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Unlocking Business Success Through Travel: 5 Lessons Learned in Nepal

I am a firm believer that travel is one of the most impactful ways one can learn. It challenges you to step outside of your comfort zone and leaves you with a fresh perspective that remains long after your bags are unpacked. I recently concluded my term as President of the Superior Chamber of Commerce after nine years on the board with a visit to Superior’s Sister City in Khandbari, Nepal. During our tour, I learned several lessons that have helped me bolster my sales efforts. Let me save you the 25+ hours of flight time and share the most important ones.

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Lessons Learned in Nepal: Make A Lasting Impression

While in Nepal, I grappled with midnight cockroaches, dense pollution, and showers on par with the ice bucket challenge. But what do I remember most? The infectious enthusiasm of locals who welcomed us with open arms. Who literally threw us a parade complete with mountains of marigold lays and flower pedals thrown from balconies above. It was unlike anything I’ve ever experienced and, just like that, all the little inconveniences faded into the background.

Let’s be honest. There is often little that separates one product or service from another. So, the most impactful way you can make your business stand out is how you make your customers feel. Are they just another number? Or are you genuinely invested in their success? Do you remember personal details and go the extra mile with each and every interaction? Nothing creates customer loyalty like a lasting impression. And, if you’re not making one, your competition will.

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Keep An Open Mind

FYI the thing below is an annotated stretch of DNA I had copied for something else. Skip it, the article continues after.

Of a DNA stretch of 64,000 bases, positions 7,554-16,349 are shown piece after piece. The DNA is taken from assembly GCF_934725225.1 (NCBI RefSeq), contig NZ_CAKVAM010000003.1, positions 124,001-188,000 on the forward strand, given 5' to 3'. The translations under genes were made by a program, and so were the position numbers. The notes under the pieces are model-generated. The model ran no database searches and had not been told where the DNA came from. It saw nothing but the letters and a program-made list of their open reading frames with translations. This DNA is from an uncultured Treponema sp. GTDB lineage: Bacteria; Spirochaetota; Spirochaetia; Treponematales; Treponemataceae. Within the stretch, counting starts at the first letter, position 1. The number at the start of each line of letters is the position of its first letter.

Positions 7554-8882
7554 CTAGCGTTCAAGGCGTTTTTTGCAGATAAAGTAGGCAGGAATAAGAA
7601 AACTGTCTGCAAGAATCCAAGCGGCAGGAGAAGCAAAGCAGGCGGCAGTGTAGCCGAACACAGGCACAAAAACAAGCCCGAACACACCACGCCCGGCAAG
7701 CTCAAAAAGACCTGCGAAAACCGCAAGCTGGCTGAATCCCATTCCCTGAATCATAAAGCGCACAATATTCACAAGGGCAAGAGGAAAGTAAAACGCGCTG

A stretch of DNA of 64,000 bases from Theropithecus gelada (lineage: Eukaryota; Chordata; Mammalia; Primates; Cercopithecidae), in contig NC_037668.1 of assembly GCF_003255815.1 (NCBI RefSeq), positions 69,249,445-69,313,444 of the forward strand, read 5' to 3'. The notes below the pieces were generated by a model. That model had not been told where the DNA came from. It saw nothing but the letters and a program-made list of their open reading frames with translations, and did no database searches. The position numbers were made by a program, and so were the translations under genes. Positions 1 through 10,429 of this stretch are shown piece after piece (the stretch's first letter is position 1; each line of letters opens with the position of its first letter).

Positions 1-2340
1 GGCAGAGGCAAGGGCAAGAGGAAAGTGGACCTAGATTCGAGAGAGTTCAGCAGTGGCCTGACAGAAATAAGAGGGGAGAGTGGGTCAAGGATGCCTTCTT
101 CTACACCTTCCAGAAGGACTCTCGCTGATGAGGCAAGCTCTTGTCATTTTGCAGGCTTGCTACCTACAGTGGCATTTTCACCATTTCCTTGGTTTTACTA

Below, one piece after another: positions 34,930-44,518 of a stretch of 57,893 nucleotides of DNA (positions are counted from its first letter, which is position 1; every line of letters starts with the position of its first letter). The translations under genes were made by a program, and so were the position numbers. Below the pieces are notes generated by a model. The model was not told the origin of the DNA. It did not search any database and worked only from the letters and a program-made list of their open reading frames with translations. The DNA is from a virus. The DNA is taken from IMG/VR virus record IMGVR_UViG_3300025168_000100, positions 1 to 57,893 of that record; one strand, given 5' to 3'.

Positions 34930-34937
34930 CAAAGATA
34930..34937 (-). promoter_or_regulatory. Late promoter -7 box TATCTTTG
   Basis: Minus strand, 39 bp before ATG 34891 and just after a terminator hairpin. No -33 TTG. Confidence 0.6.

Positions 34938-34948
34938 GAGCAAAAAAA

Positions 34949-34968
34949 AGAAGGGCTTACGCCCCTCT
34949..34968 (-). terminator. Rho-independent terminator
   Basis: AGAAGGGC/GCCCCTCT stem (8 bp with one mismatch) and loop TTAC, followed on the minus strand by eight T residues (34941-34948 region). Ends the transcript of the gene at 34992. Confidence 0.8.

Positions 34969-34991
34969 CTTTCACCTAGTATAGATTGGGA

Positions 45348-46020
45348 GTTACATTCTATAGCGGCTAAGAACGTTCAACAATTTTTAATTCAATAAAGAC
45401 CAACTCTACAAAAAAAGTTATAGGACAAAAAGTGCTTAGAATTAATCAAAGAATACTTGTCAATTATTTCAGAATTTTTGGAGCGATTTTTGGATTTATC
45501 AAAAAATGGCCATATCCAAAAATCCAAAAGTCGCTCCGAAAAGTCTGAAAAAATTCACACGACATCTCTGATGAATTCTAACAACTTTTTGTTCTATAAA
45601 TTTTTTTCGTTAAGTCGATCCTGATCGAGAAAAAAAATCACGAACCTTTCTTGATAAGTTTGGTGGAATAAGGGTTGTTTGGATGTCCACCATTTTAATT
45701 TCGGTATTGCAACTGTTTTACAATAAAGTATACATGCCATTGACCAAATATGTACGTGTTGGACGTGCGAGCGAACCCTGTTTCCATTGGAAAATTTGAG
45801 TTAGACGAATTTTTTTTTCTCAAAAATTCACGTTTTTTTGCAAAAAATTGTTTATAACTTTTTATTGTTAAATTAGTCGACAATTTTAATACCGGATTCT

Dignitaries from Khandbari also traveled to Superior to learn more about our community. While visiting Town Hall, they inquired about the extra seating and podium. We explained that it was so residents could come to hear what town leadership was discussing and offer public comment. Upon hearing this, the Nepali delegation returned home and immediately added public seating and a podium to their own municipal building. The first in Nepal to do so.

Innovation is impossible without an open mind. It allows you to respond to varying market conditions, remain relevant, and maintain a competitive edge in a landscape that’s always changing. So, never be afraid of new ideas.

Focus On Relationships

During my stay in Khandbari, I gained a “mitini jiu” (which is essentially a ceremonial family member). Now, I can proudly say I have a Nepali sister.

Relationships are the building blocks that support business. And it’s not just about who you know, but what kind of relationship you have with them. When you cultivate genuine connections, sales will naturally follow. And those deep relationships will translate to long-term growth rather than a one-time transaction.

READ: Maximize Your Impact — The Power of Intentional Network Building

Be Giving 

Despite Nepal’s status as a third-world country, its people are among some of the most giving I’ve ever encountered. In fact, we were showered with so many gifts that we each had to buy a duffle bag just to get them all home. While searching for one, a shop owner helped me fix a necklace I’d purchased from another store. But, when I tried to pay him for his effort, he refused saying “money isn’t what’s important.”

Like the Nepali people, be giving in your business dealings. Look for ways you can be of service and offer value without expectation of what you’ll get in return. Share your knowledge and network with reckless abandon. It will position you as a resource and create a deep sense of loyalty.

Know Your Limits

We capped off our time in Nepal with a helicopter tour to Mount Everest Base Camp. As someone who’s grown up around the mountains, I was a bit arrogant about the high-altitude safety measures. That is, until the effects of the 17,800 feet suddenly hit me. My heart started pounding, my vision blurred, and my head felt like a balloon whose string had slipped the hand that held it. Just like that, my ego was firmly in check.

Ignoring your limitations will only hurt you in the long run. Your products and services may not be a fit for everyone. And that’s ok. Simply bring in referral partners to assist when you can’t. It creates strong referral relationships and shows you have your clients’ best interests at heart.

There’s a lot we can learn from Nepal about business growth and fostering meaningful relationships. And, by acting on these lessons, your sales are sure to flourish.


Stephanie MillerStephanie Miller is an avid traveler and a private banker at InBank. She works closely with high-net-worth individuals, nonprofit organizations and professional service providers delivering a variety of private banking and lending solutions. Contact Stephanie at [email protected].